So back to the initial question: why do we value strength so much that it is one of the most frequently cited attributes used to define our ideal selves?

While every person is different and must answer for themselves, for me it comes down to a feeling of success when I’m strong and failure when I’m weak.  Right, wrong or indifferent, this is the fundamental answer for me.  It’s the reason I’ve been thinking so much about it lately, too.

As you have seen in so many of my past posts, I’ve embarked on a journey of self-discovery, enlightenment and improvement.  Positivity is a big part of this effort, as well as authenticity. I’ve discovered and accepted and begun to refine my true self and best nature.  I’ve found a partner to share the journey. And I’ve begun the life-long work of living openly, fully and authentically.  These are huge strides and I’m proud of myself and my progress so far.

Yet…I still feel the cloud of disappointment wash over me every time the tears flow after a hard, stressful day, or in the midst of a heavy, meaningful discussion with Lulu, or at an unexpected sign of love and support from someone I’m close to.  These tears and the emotional fragility that spawns them scream “weakness” at me, resonating with a certainty of my inadequate resilience, insufficient elasticity and brittle emotion.  Too, when faced with a lack of ready resources to undertake a burden for a friend or loved one (whether it’s a lack of time or money or ability), my mind rings with accusations of unpreparedness, which equals lack of resilience and failure.  On an intellectual level, I realize that this is, to a degree, irrational.  Not every problem is mine to bear and not every instance of weariness is failure.  But on a psychological and emotional level, it stings sharply to feel that I’ve let down myself and others in any matter simply because I was tired (physically, or otherwise) or at my limit in some way.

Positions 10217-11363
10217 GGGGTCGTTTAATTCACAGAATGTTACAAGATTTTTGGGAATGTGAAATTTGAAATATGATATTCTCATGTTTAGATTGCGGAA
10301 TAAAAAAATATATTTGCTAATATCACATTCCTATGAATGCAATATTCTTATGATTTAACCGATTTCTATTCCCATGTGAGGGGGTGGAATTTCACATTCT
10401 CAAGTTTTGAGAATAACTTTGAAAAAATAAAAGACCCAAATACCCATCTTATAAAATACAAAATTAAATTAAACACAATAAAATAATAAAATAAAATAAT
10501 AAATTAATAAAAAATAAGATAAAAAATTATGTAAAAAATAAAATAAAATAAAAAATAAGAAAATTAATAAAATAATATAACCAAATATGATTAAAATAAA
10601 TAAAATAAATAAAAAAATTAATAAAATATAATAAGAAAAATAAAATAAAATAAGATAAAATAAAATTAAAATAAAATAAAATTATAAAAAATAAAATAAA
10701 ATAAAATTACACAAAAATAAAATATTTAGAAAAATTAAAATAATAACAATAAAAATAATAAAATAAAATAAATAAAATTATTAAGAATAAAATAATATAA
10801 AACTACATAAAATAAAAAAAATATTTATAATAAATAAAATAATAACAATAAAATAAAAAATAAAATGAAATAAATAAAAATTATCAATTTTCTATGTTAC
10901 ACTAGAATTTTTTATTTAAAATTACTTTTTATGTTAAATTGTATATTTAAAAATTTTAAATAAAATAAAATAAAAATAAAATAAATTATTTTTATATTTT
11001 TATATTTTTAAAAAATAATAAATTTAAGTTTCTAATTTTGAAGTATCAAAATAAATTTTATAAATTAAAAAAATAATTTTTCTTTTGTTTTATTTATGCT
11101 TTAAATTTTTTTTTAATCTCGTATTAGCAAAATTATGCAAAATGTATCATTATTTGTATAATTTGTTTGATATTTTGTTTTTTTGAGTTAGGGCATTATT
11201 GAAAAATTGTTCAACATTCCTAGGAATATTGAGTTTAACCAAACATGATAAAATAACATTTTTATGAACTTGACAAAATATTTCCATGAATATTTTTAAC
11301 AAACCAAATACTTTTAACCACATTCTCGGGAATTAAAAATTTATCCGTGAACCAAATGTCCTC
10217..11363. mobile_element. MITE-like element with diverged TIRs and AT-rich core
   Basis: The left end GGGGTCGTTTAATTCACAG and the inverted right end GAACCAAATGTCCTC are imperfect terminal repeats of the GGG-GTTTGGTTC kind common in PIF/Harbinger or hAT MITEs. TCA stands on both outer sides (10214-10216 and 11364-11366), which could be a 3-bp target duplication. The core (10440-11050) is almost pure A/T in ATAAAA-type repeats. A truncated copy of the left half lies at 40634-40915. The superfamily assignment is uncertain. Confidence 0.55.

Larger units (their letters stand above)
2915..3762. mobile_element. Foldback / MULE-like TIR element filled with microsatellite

Because, in my head, bearing the burden and being resilient are equally critical components inside of and that maintain the bubble of will to be strong, so that “strong” is a function of all three in balance.  When one is out of balance, the bubble bursts and all the strength drains away.

Never mind the melodrama in that analogy. It is nevertheless a fairly accurate picture of how “strong” works in my life.  And when it is at its lowest ebb, my hold on everything that makes me who I am is at its weakest, too.  That’s why I value strength as a defining characteristic of my identity: it unites the traits I find closest to my heart and allows them to function in practical ways; when I am strong, I can be the best possible me.

So, keep this in mind when someone close to you gifts you with the opportunity for you to rely on their strength—don’t dismiss it. You may be helping someone hold onto what makes them the most perfect them they can be.

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1 comment so far

  1. MainelyButch on

    Hello! I wrote about my take on this and linked my blog back to this post on your blog! I think they will send you a ping-back notice…excellent topic !